The Arab Spring entered a new phase with the collapse of the Qaddafi regime, but it is still far too soon to pronounce North Africa stabilized. International peacekeeping arrangements may yet be needed in a Libya riven by ethnic and religious cleavages, and policymakers should think about long-term arrangements and consider a new collective security framework for the Maghreb region as a whole. In short, the region needs a new NATO – the North Africa Treaty Organization.
The unrest and instability of the Arab Spring – a term that many Arab political activists reject in favor of revolution or uprising – is far from over. And the best way to calm tempers and move towards democratic governments and more vibrant economic development is for Europe to balance economic cooperation with a regional approach to security.
The Arab League failed to play an adequate role as the popular uprisings gathered momentum, and NATO says that its own role in North Africa is coming to an end. The Alliance has neither the political appetite nor the financial resources to remain involved in Libya. With tensions between the country’s western and eastern parts likely to persist, the way ahead is probably a force of United Nations peacekeepers drawn from Asia or Africa, along with a distinctly Arab international security mechanism. Hence the idea of NATO II.
But it would be preferable to create a new North African security umbrella under the aegis of the European Union, rather than to link it to NATO. European governments know that they must be in the vanguard of a strategy to reconstruct the Arab world’s failing economies, and it would make sense to introduce a strong security component to their development partnerships.
Europe’s security and defense policy has so far been dogged by EU countries’ waning military capabilities and a general lack of cohesion. Helping to bring security and political stability to the Arab world would be a major achievement, and few international organizations, if any, can match the EU’s track record on the voluntary pooling of sovereign powers.
Until very recently, it would have been unthinkable for EU policymakers to contemplate a security framework. The European Commission’s eurocrats are most familiar with the politics of trade and economic cooperation, not security. Now, though, with the 2009 Lisbon treaty’s creation of an EU “foreign ministry” – the European External Action Service – the Union has a mandate for making security policy key to its relations with Arab countries.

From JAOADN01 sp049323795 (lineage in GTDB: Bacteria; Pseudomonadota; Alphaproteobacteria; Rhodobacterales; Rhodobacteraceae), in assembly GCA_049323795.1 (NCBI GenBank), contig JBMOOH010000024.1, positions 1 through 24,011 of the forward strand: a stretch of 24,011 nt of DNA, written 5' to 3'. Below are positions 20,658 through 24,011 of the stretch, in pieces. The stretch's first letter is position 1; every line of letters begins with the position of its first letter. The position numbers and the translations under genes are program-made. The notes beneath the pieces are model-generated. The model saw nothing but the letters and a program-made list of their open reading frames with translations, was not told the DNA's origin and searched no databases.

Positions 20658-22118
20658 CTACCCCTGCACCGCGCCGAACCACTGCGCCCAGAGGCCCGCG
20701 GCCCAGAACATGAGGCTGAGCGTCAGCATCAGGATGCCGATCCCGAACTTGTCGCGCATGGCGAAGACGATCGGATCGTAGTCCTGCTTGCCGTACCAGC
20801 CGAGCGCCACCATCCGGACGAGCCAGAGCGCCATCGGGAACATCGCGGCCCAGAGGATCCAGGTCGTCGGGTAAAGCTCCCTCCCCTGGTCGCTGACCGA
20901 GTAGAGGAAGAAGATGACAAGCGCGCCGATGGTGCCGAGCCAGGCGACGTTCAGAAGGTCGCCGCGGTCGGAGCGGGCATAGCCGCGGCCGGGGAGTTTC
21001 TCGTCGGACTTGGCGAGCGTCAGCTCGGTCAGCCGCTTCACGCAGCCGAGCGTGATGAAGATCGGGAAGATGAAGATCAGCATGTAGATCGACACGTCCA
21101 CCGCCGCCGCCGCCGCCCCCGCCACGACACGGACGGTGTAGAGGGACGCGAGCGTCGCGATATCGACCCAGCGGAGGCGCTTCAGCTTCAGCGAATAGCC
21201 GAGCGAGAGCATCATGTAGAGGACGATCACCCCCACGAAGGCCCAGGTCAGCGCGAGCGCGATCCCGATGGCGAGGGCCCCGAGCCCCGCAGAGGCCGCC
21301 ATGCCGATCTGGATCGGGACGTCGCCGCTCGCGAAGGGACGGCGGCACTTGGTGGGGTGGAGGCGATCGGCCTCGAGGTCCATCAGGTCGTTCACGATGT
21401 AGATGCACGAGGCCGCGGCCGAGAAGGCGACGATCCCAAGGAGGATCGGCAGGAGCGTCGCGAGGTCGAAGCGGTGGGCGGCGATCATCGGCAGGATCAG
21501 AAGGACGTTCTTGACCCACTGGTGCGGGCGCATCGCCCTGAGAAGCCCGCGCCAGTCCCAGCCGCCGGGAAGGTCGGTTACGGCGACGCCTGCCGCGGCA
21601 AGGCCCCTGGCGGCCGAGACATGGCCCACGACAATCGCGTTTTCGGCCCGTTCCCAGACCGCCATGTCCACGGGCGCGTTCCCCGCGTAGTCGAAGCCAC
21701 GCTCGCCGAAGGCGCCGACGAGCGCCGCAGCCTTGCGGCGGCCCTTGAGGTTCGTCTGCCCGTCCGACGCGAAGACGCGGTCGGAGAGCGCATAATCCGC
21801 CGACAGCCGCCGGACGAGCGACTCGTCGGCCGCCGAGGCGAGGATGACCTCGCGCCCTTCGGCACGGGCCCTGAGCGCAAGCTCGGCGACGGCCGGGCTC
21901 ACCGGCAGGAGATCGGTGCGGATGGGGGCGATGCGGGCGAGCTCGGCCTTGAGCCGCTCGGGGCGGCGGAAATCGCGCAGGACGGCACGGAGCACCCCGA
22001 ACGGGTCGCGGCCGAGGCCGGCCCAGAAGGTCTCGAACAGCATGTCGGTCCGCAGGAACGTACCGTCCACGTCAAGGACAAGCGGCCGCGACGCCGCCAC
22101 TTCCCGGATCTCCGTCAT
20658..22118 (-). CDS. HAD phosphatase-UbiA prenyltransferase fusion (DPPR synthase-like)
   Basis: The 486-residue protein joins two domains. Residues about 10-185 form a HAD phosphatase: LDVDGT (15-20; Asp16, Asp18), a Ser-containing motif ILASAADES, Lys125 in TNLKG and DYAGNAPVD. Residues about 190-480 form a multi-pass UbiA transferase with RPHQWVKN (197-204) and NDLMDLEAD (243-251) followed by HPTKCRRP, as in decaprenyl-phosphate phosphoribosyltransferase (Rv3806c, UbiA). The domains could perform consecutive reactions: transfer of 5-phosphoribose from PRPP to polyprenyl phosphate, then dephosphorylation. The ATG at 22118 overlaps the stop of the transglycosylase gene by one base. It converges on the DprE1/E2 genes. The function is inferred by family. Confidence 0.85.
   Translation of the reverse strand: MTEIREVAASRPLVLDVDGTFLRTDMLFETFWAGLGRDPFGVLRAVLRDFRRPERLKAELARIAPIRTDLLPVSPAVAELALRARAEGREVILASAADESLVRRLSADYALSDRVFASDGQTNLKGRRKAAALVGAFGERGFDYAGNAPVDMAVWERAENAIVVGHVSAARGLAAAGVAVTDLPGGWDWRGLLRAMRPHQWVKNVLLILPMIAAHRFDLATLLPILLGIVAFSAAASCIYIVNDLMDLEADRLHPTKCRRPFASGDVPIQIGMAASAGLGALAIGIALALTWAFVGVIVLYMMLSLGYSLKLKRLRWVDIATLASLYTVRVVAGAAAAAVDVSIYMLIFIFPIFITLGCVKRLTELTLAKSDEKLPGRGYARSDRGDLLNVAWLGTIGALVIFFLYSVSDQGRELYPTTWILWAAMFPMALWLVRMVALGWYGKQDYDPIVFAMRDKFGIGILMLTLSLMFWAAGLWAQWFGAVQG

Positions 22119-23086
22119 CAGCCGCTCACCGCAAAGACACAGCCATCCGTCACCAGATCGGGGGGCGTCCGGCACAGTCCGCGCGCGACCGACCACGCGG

There is a lot of ground to be made up. Europe’s relations with its neighbors in the Maghreb have been disappointing. Neither Arab autocrats nor the EU have wanted a collective approach, so “tailored” bilateral trade deals and association agreements have been the norm.
But this approach by Arab governments has been the root of their countries’ poverty and lack of opportunity. Only 2-3% of North African countries’ modest foreign trade occurs within the region, so they have missed out on the surge in international business that over the last two decades has lifted billions of people out of backwardness and misery in Asia, Latin America, and even sub-Saharan Africa. By all accounts, the lack of jobs has been as important as the lack of freedom and human rights in fueling the Arab spring.
The Maghreb countries have attracted little more than a trickle of foreign investment, and the chief source has been Europe. One reason is that the EU farmers’ lobby has ensured that these countries’ access to European markets for competitive exports like agricultural produce remains limited. Small wonder that the Maghreb’s principal export has been young men seeking a better life.
No one knows where the Arab Spring is headed. But, in Egypt and Tunisia as much as in Libya, post-revolutionary politics will be extremely volatile. A first step towards calming the turmoil will be to create a permanent forum for the new leaders to wield collective muscle when talking about terms of trade and other economic issues, and also to be in constant communication with each other. In its early years, NATO was, in addition to a bulwark against Soviet encroachment, a vehicle that enabled former World War II adversaries to create close new links.
From the EU’s timid Barcelona Process of the 1990’s to the damp squib of the current Union for the Mediterranean, Europe has been torn between a concern to stave off trouble and unrest in North Africa and its self-interested measures to protect its culture and economy. With the tumult in the Arab world far from over, European politicians are slowly waking to the idea that they must construct a relationship that is much more generous and far-sighted. It won’t be just a security mechanism, but nor can it be limited to economic issues alone.
Giles Merritt, Editor of Europe's World and heads the Brussels-based think tanks Friends of Europe and Security & Defense Agenda.